Q&A with Lynden Tennison, Chief Strategy Officer, Union Pacific With 26 years in the industry under his belt, Union Pacific’s Lynden Tennison has had a front row seat to the U.S. freight rail industry’s technological evolution. He served as Union Pacific’s Chief Information Officer for 13 years and most recently was promoted to Chief Strategy Officer. “It’s like night and day,” he says. “Back then it was traditional big iron mainframes. Today, we look a whole
Freight Rail’s Private Investments: Billions of Dollars Annually The U.S. freight rail network moves the raw goods and finished products that fuel the American economy, from the electricity powering businesses to the consumer goods filling shopping carts. This critical, efficient and cost-effective network is the best in the world thanks to railroads’ billions of dollars in annual investments. The U.S. Department of Transportation expects total freight demand to grow 41% from 2015 to 2040, which
Freight Rail Policy Stance: Freight railroads support a continuation of existing balanced regulatory policies. Why This Matters: The current regulatory framework protects rail customers against unreasonable railroad actions while allowing railroads to earn enough to make massive investments into their private 140,000-mile network. These investments ensure freight rail remains America’s critical connector. America’s freight railroads demonstrate that market-based solutions can help build a successful industry that drives economic prosperity from coast-to-coast. A broad and bipartisan
Environmental Benefits of Moving Freight by Rail Railroads are the most environmentally sound way to move freight over land. On average, trains are four times more fuel efficient than trucks. They also reduce highway gridlock, lower greenhouse gas emissions, and reduce emissions of particulate matter and nitrogen oxides. Through the use of greener technologies and more efficient operating practices, our nation’s privately owned freight railroads are committed to even greater environmental excellence in the years
How Intermodal Reinvented Freight Rail After the nation’s first railroad was chartered in 1827, the freight rail industry quickly became the preferred heavy hauler. From grain to coal to steel — freight rail moved the goods needed to power America’s Industrial Revolution. However, by the 1970s, heavy-handed regulation had pushed the industry toward collapse, making it ill-prepared to meet the challenges of a burgeoning global economy. Things began to turn around, however, beginning in 1980.
The industry attracts employees from a wide range of backgrounds —from high school graduates to those holding graduate degrees — to help safely transport the raw materials, products and finished goods that sustain the nation’s economy and people.
Railroads provide the opportunity to build lifelong careers in fields such as engineering and dispatching, in law enforcement, information technology and industrial development. And with a strong track record of hiring America’s veterans, rail companies are military-friendly employers.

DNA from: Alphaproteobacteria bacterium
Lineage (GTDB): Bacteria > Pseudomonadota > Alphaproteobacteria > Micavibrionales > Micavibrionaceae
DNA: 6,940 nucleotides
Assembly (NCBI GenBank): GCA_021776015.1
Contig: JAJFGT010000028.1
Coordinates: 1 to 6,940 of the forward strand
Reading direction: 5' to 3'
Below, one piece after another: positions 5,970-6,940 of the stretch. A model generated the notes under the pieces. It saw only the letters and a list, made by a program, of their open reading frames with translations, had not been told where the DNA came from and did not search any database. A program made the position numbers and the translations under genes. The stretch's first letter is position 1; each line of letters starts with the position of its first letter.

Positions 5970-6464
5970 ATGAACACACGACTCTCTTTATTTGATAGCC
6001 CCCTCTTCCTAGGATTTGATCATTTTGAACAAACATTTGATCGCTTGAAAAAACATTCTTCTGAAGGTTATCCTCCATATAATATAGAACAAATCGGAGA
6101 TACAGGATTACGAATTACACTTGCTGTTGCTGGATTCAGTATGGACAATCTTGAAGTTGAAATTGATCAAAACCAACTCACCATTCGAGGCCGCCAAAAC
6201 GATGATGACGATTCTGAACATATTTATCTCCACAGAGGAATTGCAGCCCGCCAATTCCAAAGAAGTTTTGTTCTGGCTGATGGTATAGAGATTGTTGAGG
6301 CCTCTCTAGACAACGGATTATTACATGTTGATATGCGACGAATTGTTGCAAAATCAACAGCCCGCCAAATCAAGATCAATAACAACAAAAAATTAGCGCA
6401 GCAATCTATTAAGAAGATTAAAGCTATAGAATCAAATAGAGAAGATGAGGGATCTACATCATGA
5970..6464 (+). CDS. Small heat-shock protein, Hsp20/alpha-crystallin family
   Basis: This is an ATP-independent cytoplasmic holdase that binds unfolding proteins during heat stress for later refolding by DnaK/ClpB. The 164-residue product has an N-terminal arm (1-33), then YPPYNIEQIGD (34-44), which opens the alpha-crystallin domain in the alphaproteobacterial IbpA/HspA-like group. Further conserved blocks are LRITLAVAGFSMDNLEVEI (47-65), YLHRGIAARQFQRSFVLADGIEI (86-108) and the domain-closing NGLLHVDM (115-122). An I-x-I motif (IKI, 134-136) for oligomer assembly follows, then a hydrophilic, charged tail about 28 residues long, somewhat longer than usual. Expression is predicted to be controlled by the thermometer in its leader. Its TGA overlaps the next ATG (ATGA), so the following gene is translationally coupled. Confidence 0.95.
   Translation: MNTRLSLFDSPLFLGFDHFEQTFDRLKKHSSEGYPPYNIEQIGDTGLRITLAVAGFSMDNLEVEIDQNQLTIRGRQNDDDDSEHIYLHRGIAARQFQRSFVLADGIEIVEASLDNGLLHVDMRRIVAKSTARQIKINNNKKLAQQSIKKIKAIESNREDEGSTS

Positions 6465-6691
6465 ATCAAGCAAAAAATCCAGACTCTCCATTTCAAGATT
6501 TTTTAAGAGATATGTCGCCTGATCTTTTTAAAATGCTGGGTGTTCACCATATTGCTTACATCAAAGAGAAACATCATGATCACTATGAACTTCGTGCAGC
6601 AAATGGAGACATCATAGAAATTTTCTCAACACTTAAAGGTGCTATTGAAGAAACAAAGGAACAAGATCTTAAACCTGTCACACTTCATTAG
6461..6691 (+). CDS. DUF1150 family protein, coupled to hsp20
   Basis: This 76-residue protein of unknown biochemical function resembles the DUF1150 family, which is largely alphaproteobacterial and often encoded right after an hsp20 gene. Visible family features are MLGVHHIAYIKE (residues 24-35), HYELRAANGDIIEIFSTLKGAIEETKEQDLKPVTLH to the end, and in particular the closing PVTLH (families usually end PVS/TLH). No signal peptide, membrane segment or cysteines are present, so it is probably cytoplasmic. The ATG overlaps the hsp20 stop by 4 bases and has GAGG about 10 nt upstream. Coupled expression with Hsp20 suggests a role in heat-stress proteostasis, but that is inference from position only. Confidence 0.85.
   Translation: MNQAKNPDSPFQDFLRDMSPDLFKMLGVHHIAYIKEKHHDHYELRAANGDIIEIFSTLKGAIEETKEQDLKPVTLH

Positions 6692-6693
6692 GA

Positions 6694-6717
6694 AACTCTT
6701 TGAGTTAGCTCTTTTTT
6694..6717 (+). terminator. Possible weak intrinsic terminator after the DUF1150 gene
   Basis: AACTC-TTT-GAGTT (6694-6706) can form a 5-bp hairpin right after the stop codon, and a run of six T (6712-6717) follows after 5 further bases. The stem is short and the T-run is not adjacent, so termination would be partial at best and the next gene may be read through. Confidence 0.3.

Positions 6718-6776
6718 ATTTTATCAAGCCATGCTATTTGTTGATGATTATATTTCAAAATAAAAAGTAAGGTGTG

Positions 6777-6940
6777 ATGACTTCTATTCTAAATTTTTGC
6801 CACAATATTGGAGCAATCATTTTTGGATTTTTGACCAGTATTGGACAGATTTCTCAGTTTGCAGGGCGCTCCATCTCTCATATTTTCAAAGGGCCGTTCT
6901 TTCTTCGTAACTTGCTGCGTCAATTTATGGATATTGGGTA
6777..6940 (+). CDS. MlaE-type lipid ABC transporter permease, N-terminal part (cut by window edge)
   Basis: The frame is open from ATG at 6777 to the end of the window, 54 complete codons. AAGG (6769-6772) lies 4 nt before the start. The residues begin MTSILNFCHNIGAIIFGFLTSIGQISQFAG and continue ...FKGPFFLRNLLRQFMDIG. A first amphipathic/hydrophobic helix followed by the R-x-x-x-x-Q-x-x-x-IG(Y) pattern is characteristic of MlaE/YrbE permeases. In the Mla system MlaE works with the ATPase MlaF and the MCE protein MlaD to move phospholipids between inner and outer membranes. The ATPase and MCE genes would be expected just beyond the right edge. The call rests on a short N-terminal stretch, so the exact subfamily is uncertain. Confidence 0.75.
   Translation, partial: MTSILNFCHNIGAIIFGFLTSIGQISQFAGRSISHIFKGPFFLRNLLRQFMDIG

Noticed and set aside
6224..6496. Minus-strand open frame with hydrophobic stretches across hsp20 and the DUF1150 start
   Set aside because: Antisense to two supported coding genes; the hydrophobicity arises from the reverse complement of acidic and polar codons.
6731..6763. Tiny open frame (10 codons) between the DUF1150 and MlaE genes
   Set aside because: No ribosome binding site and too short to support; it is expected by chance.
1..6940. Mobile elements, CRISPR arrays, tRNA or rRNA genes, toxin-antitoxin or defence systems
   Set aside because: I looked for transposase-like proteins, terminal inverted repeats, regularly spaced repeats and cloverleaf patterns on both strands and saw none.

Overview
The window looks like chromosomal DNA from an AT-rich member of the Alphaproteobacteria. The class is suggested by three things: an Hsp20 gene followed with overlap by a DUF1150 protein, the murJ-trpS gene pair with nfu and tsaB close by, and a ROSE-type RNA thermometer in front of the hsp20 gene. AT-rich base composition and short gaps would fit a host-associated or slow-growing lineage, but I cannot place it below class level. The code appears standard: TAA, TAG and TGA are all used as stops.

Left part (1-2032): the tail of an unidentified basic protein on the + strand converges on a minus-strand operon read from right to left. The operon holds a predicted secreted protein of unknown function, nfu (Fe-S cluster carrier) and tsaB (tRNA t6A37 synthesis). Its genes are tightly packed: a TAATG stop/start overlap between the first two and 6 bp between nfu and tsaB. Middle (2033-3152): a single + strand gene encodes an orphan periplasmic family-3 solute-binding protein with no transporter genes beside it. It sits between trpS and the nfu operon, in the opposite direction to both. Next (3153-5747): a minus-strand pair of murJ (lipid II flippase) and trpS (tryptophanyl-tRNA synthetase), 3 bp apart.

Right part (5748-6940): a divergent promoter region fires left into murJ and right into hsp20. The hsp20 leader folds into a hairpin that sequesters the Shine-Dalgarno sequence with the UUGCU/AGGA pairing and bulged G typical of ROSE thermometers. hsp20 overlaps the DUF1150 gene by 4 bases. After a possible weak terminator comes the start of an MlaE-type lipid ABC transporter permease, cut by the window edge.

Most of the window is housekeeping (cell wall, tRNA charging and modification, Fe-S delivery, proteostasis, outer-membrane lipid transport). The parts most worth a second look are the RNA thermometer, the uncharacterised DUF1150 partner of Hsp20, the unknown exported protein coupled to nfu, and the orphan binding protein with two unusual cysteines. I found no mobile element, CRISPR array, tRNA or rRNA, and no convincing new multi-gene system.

Because of high wages and benefits, technical training and professional growth opportunities, freight rail employees often stay in the industry for their entire careers. Many have family railroad legacies that stretch back generations.
Date: 2/22/2018 In today’s interconnected world, putting “America First” means embracing global trade. The data are clear: Trade supports 40 million quality American jobs. One in four U.S. manufacturing jobs depends on exporting goods. And trade is now equivalent to roughly 27% of the nation’s GDP. American consumers have benefited with access to cheaper goods, too. Perhaps nothing exemplifies the benefits that come from trade as much as the free flow of goods between the
Equitable Automation Policy Will Unleash the Future of Transportation Government policy needs to encourage innovation across all modes of transportation. That’s the message the private freight rail industry delivered to the U.S. Department of Transportation (USDOT) this week as it works to develop guidance and principles for the deployment of autonomous-vehicle technology on our nation’s highways. Technology, AAR noted in its filing, has the potential to create breakthrough gains in safety performance, just as it does for other transportation
Each day, nearly 600 freight railroad companies use a shared fleet of 1.6 million freight cars to move goods for thousands of customers spread across North America’s vast rail network.
Ensuring that operations run safely and efficiently allows railroads to maintain their competitive edge. By applying advanced software and technologies to operations, railroads move freight more efficiently and cost-effectively than ever before. Since 1980, rail traffic density increased approximately 300% with no significant increase in the size of the railroad network, locomotive productivity rose 93% and average freight carried per train rose 63%.
Improving the rail industry’s operational efficiency produces dividends for rail shippers too. Efficiency and productivity improvements help railroads keep prices low. In fact, rail shippers today can move roughly twice the amount of freight for nearly the same price paid in 1980, giving them an edge in an increasingly globalized economy.
By linking businesses to each other here and abroad, freight railroads have played a crucial role in America’s economic development for more than 185 years. American life is driven by employment and consumption, which is made possible by domestic and international trade. This trade, which happens across North America, depends on manufacturing and creating goods and services, transporting them to market and then selling them via various retail means — in person or electronically. International